Filming in Accra, Ghana | POST-BAC FELLOWS
Updated: Sep 7, 2019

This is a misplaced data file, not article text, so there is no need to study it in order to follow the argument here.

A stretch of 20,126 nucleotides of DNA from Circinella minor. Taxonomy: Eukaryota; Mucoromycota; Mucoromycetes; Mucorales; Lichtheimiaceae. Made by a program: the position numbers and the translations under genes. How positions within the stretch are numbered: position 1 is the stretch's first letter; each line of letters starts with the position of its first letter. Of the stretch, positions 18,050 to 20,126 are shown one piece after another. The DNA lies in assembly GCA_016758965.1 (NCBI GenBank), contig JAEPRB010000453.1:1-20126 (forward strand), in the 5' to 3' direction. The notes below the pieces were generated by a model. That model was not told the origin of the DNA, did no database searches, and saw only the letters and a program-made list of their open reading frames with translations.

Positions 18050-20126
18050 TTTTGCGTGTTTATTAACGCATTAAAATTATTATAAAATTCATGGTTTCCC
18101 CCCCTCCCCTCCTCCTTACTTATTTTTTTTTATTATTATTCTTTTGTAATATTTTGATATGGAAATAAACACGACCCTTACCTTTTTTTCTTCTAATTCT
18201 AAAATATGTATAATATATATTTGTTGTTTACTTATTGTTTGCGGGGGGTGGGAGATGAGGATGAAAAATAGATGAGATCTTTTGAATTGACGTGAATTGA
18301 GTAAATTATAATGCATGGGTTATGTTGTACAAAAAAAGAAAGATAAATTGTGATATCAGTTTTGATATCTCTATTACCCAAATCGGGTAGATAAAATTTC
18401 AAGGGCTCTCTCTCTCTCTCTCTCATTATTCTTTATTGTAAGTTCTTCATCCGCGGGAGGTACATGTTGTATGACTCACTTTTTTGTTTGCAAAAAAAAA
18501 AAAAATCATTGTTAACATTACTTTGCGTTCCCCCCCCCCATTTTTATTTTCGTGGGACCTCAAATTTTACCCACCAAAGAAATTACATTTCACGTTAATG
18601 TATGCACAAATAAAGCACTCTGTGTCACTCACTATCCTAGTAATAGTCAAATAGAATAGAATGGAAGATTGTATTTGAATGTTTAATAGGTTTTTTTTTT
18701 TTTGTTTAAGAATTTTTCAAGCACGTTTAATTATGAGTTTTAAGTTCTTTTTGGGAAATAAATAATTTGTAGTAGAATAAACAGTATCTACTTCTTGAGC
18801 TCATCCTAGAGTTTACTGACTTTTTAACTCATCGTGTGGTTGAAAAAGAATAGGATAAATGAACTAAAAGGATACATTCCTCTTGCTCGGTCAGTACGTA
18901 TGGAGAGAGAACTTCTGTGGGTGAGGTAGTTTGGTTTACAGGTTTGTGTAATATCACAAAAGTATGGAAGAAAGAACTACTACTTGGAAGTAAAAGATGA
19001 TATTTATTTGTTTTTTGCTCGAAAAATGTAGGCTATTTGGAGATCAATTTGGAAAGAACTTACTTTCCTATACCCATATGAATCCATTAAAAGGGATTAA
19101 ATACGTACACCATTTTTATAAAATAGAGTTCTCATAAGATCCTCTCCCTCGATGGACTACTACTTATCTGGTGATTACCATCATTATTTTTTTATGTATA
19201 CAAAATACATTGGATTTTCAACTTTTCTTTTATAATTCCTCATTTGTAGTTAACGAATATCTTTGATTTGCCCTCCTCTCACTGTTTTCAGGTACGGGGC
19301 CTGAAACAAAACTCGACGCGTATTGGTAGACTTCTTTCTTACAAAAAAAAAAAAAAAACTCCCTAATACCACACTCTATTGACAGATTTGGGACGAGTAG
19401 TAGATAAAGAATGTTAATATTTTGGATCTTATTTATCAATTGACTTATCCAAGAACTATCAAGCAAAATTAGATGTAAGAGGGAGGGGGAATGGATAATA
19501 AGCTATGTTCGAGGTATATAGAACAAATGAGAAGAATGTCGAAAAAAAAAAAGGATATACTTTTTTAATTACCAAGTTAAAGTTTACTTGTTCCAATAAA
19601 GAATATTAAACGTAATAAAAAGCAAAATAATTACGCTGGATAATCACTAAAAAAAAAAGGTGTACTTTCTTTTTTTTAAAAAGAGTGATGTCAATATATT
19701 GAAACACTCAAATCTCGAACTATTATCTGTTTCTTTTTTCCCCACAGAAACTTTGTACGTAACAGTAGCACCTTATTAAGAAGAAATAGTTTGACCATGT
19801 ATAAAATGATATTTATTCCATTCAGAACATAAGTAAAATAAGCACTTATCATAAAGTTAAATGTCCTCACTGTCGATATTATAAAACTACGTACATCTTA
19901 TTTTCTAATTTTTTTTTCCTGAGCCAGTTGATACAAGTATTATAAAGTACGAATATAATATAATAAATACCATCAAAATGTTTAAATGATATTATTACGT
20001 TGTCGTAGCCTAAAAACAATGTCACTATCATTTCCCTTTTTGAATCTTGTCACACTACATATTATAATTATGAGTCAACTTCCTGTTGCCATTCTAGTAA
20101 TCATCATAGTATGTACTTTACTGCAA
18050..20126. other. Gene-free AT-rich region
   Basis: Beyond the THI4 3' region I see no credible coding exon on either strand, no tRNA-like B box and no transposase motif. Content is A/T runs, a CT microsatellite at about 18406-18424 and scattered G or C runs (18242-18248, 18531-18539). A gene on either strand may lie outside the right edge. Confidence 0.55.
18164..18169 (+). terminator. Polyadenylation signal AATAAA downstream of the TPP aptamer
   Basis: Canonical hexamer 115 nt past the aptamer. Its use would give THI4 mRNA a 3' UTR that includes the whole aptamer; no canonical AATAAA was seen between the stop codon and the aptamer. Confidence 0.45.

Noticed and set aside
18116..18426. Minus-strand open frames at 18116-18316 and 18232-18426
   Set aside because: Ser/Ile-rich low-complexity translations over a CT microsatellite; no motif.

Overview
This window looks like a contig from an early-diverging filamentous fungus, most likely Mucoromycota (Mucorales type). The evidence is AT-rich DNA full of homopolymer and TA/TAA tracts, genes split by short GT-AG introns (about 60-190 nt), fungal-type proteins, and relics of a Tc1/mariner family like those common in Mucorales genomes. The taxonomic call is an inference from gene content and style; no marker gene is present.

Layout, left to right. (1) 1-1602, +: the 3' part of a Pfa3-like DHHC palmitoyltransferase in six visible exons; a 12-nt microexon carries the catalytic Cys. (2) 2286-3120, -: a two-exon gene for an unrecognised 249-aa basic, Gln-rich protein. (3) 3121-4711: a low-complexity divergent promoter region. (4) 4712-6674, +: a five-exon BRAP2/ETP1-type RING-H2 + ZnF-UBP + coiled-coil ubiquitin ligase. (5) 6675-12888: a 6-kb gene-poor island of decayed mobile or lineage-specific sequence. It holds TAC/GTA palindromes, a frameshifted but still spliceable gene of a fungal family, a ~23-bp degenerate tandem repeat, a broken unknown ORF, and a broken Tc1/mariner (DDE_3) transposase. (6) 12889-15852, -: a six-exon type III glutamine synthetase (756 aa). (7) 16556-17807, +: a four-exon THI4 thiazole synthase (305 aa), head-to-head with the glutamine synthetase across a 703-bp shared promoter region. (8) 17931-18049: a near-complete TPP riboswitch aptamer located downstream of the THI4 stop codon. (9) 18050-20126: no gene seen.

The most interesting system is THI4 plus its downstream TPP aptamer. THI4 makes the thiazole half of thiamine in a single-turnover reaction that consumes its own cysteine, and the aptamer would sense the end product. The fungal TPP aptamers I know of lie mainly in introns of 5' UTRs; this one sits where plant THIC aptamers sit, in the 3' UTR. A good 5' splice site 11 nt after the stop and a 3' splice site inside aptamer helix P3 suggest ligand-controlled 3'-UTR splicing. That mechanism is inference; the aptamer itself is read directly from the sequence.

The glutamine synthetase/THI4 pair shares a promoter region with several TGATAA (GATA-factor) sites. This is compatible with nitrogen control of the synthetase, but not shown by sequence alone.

On the first day of filming, I was nervous about filming in a hospital environment after frantically being in the ward with Fati from the night before. But when we entered the Family Planning Unit (which Mercy has been working with) it was clear there was a strong relationship established with Mercy because the nurses were so welcoming and interested in participating in media work involved in cervical cancer awareness. I was shooting from 8am-12pm collecting additional footage. Interviews were in-depth; touched on topics ranging from stories of patients who traveled long distances because they had trouble finding doctors who would conduct a pelvic exam without external symptoms of concern, to stories of how the advent of social media has changed the efficacy public health campaigns. It was very hot and humid, and filming is a physical challenge so breaks are important. Overall though the equipment kit I prepared is compact and working well. It was an exhaustive two weeks for both myself and certainly Mercy, getting the interviews and access to footage we need— the fruits of which I hope will be seen in the first cut later next month. There were times where last minute trips were taken, 2 hours into the mountains in the rain to capture a public health talk at a church, to going on wild goose chases between locations in traffic not knowing if I’ll even get the right footage, to being in the center of a Callascope exam itself. It’s been inspiring to trace public health networks of change, which demonstrated the importance of mobilizing communities and offering the tools for education. Overall, it’s been a journey and I’m happy with the footage. Of course there are many limitations, but I’m excited to get creative with them and knew we did our best.